Day 117- Aunt Betty’s Funeral

Today we make the drive to Columbus to attend the funeral of my father’s twin brother’s wife. Aunt Betty has been a ray of sunshine in our lives since before I was born. She and my uncle lived just a few minutes from my father and mother and she was more like a sister than a sister-in-law to my mother. She passed away from cancer. I am so proud of the way she walked into her death choosing to not do chemo that wasn’t going to improve her quality of life or extend it significantly. She has her relationship with Jesus and did not fear going Home to be with Him. She turned 80 just a few weeks ago, saw her children have their own children and had over 60 years with my uncle. A life well lived indeed. 

We go to her church, a large Baptist church north of Columbus. She and my uncle had only been here a couple of years, but they had already made a huge impression the pastor there and the congregation.

As I look around the room at my family, I am filled with pride and admiration. I sometimes wonder if I was born into the wrong family. I am the black sheep in many ways. I was always the “sensitive” one. Still am. I guess I’m still a Christian, depends on how you define Christian. My grandfather was one of the most influential pastors in Columbus back in the day. He died over 40 years ago, but people still know his name and when other pastors find out we are related to Bishop Karl F. Smith, they take notice. My grandfather created quite a legacy a lot of which is in this room.  This is a good family to be in. 

My cousins lead Aunt Betty’s service. Life long musicians and my cousin who is a pastor, they do an excellent job. It’s a homecoming celebration. The only sadness is we know all how much we will miss Aunt Betty, but we know it’s not good-bye, only see you later.

I’m feeling pretty OK. Having her service so soon after Shayna’s is tough. I don’t normally go to funerals anyway, but it’s time for me to grow up and face the unpleasant for other people’s sake. 

Ty and I shed a few tears before the service starts as everyone tells us how sorry they are about our loss. An hour or so of that before the service starts is draining.

The pastor of the church gets up to speak near the end. He tell us how impressed he is with our worship service. Except for a few bloody Jesus songs, I agree with him. I’m a very visual and literal person. Growing up with all of those songs about the blood of Jesus washing me clean scarred me for life. Images of the monster god with Jesus’s blood dripping from his lips and me covered in that blood begin to resurface.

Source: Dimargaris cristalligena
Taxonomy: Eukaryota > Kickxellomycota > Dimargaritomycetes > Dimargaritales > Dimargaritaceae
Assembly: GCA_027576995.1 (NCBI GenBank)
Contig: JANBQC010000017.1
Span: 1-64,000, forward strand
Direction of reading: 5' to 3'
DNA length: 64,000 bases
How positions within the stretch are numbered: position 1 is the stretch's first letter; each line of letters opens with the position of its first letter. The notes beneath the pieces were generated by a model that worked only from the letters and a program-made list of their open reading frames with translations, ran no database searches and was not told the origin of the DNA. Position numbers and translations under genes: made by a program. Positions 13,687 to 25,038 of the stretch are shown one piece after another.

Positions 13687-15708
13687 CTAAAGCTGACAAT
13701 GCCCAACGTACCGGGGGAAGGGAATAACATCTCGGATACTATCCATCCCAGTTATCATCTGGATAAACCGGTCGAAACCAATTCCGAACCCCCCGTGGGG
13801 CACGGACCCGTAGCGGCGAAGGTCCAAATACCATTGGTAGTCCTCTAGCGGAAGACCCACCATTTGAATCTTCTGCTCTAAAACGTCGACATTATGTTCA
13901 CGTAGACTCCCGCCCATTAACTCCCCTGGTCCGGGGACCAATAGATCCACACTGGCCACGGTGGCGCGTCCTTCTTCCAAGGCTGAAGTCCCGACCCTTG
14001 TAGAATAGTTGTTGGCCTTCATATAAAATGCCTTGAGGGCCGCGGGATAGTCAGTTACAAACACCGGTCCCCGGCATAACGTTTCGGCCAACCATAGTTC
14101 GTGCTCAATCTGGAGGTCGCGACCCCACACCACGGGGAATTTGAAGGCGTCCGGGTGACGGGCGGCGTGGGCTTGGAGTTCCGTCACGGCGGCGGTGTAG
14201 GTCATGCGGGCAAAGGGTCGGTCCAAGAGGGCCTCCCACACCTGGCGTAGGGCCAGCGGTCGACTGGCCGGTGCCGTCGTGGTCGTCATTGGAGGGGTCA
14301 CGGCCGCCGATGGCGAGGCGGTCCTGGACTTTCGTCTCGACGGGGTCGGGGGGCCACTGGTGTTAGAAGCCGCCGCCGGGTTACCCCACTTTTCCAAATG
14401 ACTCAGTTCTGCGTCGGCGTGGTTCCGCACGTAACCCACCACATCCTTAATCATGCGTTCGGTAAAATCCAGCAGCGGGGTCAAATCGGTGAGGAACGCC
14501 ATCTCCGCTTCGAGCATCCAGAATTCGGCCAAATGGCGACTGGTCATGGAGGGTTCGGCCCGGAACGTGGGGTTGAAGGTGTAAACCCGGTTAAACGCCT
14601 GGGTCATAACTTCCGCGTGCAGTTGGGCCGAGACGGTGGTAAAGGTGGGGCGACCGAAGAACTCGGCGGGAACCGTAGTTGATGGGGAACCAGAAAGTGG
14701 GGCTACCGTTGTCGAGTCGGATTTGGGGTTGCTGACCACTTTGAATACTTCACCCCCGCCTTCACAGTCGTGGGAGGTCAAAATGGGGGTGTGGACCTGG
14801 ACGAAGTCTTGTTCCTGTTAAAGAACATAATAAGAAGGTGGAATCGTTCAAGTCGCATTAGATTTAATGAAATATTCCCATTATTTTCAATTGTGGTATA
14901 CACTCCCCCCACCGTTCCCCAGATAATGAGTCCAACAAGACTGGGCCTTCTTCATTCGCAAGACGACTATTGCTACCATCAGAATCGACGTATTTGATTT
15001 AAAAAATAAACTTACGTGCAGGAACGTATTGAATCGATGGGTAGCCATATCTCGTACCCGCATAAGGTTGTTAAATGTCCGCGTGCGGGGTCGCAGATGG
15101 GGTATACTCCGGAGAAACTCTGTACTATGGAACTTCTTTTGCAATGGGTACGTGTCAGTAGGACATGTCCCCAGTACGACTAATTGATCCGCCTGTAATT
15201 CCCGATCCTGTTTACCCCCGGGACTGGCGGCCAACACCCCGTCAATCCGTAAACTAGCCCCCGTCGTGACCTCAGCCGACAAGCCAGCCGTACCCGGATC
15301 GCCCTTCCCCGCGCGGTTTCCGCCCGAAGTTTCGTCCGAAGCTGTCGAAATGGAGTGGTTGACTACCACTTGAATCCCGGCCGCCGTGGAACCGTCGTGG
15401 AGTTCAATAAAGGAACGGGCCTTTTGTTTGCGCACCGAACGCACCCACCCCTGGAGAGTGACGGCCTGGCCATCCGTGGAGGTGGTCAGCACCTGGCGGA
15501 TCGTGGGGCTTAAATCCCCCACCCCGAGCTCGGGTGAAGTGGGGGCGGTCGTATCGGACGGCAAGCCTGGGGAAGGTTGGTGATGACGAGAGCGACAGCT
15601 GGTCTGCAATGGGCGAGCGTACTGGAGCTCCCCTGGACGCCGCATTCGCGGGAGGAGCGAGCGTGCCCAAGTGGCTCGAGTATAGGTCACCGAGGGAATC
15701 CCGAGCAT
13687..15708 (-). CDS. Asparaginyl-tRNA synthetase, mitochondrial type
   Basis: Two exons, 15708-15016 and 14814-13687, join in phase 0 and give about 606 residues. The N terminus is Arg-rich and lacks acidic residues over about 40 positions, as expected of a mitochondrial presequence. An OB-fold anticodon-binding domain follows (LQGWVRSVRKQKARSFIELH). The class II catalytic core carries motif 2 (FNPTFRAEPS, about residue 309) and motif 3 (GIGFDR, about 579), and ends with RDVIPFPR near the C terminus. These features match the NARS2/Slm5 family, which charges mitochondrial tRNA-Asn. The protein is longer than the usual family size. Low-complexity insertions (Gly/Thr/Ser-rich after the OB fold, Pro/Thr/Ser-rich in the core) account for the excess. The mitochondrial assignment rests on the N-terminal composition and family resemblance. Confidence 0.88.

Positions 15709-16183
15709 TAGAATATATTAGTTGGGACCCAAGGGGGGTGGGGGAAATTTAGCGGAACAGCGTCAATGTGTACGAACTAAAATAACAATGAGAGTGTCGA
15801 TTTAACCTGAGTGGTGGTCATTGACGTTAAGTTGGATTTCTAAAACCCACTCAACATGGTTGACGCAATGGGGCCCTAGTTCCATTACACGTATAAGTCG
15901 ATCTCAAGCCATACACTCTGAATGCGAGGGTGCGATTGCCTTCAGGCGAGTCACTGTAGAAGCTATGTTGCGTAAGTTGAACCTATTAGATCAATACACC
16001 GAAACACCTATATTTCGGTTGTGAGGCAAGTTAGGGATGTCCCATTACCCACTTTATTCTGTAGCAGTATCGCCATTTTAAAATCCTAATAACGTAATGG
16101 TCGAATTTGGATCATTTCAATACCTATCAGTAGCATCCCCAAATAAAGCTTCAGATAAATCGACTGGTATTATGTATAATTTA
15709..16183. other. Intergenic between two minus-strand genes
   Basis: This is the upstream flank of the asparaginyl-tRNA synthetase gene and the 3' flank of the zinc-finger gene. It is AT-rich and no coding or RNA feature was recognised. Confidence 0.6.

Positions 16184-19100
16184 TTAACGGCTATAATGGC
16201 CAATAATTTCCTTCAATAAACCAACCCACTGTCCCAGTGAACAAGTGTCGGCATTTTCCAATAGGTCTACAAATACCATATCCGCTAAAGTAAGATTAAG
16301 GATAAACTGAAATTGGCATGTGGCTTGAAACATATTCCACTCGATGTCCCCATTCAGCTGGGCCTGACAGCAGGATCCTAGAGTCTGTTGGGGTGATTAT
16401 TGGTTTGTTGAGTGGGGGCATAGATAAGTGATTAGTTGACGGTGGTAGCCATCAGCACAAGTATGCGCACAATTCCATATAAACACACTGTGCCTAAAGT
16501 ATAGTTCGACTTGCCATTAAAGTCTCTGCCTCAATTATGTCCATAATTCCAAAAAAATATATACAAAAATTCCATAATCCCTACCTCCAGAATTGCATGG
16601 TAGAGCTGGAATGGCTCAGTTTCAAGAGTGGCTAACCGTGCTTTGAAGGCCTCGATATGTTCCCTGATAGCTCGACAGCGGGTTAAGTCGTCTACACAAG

Then he gives his message. He does a wonderful job. I have never heard a pastor preach about heaven in a way to make me actually want to go. Of course losing Shayna just over three months ago gives me a great motivation to want to get there sooner rather than later. But, then, here is comes. He would be remiss if he doesn’t also tell us about hell. Hell is a real place. Hell is eternal. There is no hope. He repeats. No hope. I’ve been nodding all along with his amazing description of the promises of heaven. Now I struggle to not shake my head as he describes the monstrous god I was taught in Sunday School.  No, Hell is real, but it’s not eternal and God does not send you there, nor does He ever give up on you. 

Near the end of his remarks he reads one of those “Don’t miss me” poems from the departed telling us death is no thing. Ty and I both break down in sobs. Yeah, we miss Shayna. She might just be in the next room, just a hair’s breadth away. But we haven’t hugged her four months or heard her sweet voice, or had her complain about one of my meals. We miss her like crazy.

My “aunt”, a great friend of my mother who held me when I was a baby comes over and embraces me and Ty. She just holds us while we both get it out telling us her words won’t help, but the tears will. It’s a tender moment.

There is comfort in knowing Aunt Betty is with Shayna now. There is comfort in thinking about my family gathering over there. But, there is jealousy when I go to funerals now. My tears at that moment weren’t only about missing Aunt Betty or even Shayna. My tears were tears because I am homesick. Heaven is a real place to me now, becoming more real all the time as I have been meditating on it and studying it daily. This place is beautiful, but it’s also so full of pain. I’m of the age where friends are getting sick. We are losing parents. Impermanence is making itself know to all of us. It’s tough.

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